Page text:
Recently, my friend and I were commemorating the end of another school year. As another school year ends, we return home and are distant from college and its stresses and beauties. It becomes easier to identify the personal growth we have experienced, which is usually tainted by pure proximity. As my third year of college comes to an end, I am struck by the impact the past nine months has had on me and my personal growth. I believe that by recognizing and thinking about this growth, that I am honoring the people who guided and inspired me to finding it.
One year ago, I was lost in my mind. I was not well and let myself (and my friends and family) churn in a dark hole my mind was collapsing into. I was not myself; much of my confidence was crushed and my trust in friendship was severed. I wasn’t abiding by my values. I had lost myself in a toxic relationship, which did not fulfill me personally, and even worse: I did not protect and defend myself as the feminist I knew I was. Fast forward one year to May 2017. I knew going in to my junior year that things needed to change, and that I needed to be in control of them. I could choose a healthy lifestyle. It was in my control.
I took advantage of the mental health services of my university. For the first time, I began to open up to those around me and to those in my social circles about what was once my battle, and is now my relationship, with my anxiety. I found courage in my friends who dealt with similar struggles and related to people I did not know were struggling. I made friends from my newly opened mindset and for that I am so grateful. I was able to cut toxic relationships out of my life by choice. I explored what it meant to find both a partner and friends who fulfilled my expectations and which were relationships I felt I deserved.
A huge lesson, with the help of some beautiful and soulful people in my life, I began to learn is that of embracing my emotionality. I stopped feeling so ashamed for simply FEELING. I feel a lot, as do many of my dearest friends and family members, and that is good and normal. Those who make you feel badly for how you express yourself most naturally do not deserve to be in your life. With embracing my feelings, I began to feel like I was in better control of them. I established a better routine for handling life when I felt like I couldn’t or when I hit a low. I found solace in meditation, which saved me from some intense mental battles I had last summer. I began reading more Buddhist-related literature, which reminded me the crucial lessons of forgiveness, gratitude, and the present. I re-learned how to breathe (this is a thing, trust me). And most importantly, I found my most happiness in my solitude. Being alone with myself, like solving a life-long phobia, cured me because I was confronting my biggest fear: my constantly buzzing and rushing anxieties. I don’t believe in self-care books that try to sell you how to be happier (and consequently be skinnier, prettier, healthier, more well-rounded, etc.). The truest remedy for happiness is finding and ultimately accomplishing ways to take care of yourself. To some, like me, that means being alone and for others, being surrounded by people provides the same comfort.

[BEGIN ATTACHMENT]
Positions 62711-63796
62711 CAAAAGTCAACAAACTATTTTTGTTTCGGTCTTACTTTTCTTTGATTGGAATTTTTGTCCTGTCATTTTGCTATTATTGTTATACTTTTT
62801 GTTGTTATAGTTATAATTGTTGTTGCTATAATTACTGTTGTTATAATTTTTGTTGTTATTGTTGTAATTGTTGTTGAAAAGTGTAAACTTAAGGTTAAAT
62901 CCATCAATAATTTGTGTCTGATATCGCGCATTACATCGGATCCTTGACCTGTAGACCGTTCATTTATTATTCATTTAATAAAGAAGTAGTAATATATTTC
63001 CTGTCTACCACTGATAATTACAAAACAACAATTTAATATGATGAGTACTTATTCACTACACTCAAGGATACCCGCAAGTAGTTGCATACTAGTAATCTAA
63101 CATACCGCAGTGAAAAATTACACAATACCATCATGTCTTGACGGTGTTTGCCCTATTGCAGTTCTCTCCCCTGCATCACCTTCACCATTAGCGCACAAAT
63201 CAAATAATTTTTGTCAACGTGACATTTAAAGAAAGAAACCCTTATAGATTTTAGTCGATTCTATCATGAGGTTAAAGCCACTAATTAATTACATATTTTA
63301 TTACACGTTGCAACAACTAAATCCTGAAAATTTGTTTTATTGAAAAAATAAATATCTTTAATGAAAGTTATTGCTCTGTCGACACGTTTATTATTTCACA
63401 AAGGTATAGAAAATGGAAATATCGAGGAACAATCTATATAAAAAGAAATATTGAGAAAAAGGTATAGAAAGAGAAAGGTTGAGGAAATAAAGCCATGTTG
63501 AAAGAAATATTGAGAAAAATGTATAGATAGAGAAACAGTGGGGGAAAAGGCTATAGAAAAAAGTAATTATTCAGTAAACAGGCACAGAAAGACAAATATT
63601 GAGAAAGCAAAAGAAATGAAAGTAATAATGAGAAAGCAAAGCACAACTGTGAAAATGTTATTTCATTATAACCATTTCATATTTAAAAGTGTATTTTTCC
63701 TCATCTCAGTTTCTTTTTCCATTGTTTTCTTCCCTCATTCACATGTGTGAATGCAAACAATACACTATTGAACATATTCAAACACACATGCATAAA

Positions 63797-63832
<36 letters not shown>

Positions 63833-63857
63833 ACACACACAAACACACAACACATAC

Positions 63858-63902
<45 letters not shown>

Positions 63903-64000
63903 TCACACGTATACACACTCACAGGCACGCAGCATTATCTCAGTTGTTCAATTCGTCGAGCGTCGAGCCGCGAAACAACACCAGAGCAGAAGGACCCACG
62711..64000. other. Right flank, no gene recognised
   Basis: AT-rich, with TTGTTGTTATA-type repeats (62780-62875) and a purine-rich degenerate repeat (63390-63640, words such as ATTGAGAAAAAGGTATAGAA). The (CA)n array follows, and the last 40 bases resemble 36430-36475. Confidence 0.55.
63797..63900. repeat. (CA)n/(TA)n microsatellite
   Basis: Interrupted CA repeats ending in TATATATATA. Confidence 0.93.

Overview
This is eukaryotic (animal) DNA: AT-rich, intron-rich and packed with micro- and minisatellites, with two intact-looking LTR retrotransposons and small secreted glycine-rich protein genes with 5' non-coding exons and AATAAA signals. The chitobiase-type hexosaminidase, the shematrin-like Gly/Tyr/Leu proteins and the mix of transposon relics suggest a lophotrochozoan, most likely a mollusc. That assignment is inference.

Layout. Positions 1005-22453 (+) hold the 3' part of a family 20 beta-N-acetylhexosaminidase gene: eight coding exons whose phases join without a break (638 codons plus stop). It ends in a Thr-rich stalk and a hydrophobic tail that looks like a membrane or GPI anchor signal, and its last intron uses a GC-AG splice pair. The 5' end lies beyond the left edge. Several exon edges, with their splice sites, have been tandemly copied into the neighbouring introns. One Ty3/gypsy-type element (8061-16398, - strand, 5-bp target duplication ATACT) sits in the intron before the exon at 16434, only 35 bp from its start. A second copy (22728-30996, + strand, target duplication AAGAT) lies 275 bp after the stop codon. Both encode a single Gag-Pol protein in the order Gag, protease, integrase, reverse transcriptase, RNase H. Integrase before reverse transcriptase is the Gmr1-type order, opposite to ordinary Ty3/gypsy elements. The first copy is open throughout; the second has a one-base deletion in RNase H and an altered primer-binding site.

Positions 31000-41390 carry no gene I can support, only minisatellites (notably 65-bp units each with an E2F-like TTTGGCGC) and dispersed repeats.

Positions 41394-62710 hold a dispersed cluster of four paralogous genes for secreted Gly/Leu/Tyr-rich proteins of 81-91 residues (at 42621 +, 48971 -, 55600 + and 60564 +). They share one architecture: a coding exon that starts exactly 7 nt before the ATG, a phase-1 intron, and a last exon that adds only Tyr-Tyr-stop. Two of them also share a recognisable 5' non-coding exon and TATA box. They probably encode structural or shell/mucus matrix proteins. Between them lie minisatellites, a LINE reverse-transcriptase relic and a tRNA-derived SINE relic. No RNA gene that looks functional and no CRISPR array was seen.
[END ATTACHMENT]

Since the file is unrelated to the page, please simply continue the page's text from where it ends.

The newest chapter to my life, and the second half of my junior year, has been studying in Dublin. I was nervous to go abroad, especially because of the recent calmness I had found on my own. I thought starting a new life in a different country would resurge my anxieties and my insecurities and potentially propagate my failed relationships. These past 5 months in Ireland have been some of the most incredible, rewarding, special, spiritual moments of my life. Ha- you guessed it. A cheesy study abroad experience. But seriously, falling in love with a new culture, a new people, and a new city has made me a better person. I think it’s really rare to be able to see yourself in a new place. Change is always really difficult. But when you are able to reach that feat and are able to truly embrace your present state, then that is noteworthy. I am forever grateful for Ireland for its grace, charm, honesty, and pride, and for the people I have met here and along the way elsewhere. I took a risk and I came here. Parts were hard and I struggled to put myself out there. I was intentionally negative. I took the lessons from my past year of gratitude and confrontation and went forward. The result? I have a new home of a people who are not like me (in the religious sense at least), yet I feel completely and utterly welcome. I found a culture with values I shared, and an incredible semester of intellectual inspiration. Thank you junior year- and mostly the amazing people I surround myself with- for forcing me to push myself and to embrace insecurity. It’s the only way to keep on moving.